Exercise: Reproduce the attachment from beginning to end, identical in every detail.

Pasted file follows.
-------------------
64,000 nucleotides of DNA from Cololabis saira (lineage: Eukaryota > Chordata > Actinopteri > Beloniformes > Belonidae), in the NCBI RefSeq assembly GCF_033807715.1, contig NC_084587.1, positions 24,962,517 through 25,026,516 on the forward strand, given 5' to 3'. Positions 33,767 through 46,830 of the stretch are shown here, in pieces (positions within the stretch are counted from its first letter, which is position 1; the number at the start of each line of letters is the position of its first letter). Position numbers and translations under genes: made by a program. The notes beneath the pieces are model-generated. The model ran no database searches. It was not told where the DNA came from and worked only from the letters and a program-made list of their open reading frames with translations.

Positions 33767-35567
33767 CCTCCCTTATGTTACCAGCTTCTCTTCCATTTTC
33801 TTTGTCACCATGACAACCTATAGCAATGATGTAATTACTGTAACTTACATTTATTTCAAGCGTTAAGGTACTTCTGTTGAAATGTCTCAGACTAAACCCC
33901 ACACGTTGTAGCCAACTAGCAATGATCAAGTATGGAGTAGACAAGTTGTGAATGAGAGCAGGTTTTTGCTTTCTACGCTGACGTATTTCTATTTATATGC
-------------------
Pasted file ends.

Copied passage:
64,000 nucleotides of DNA from Cololabis saira (lineage: Eukaryota > Chordata > Actinopteri > Beloniformes > Belonidae), in the NCBI RefSeq assembly GCF_033807715.1, contig NC_084587.1, positions 24,962,517 through 25,026,516 on the forward strand, given 5' to 3'. Positions 33,767 through 46,830 of the stretch are shown here, in pieces (positions within the stretch are counted from its first letter, which is position 1; the number at the start of each line of letters is the position of its first letter). Position numbers and translations under genes: made by a program. The notes beneath the pieces are model-generated. The model ran no database searches. It was not told where the DNA came from and worked only from the letters and a program-made list of their open reading frames with translations.

Positions 33767-35567
33767 CCTCCCTTATGTTACCAGCTTCTCTTCCATTTTC
33801 TTTGTCACCATGACAACCTATAGCAATGATGTAATTACTGTAACTTACATTTATTTCAAGCGTTAAGGTACTTCTGTTGAAATGTCTCAGACTAAACCCC
33901 ACACGTTGTAGCCAACTAGCAATGATCAAGTATGGAGTAGACAAGTTGTGAATGAGAGCAGGTTTTTGCTTTCTACGCTGACGTATTTCTATTTATATGC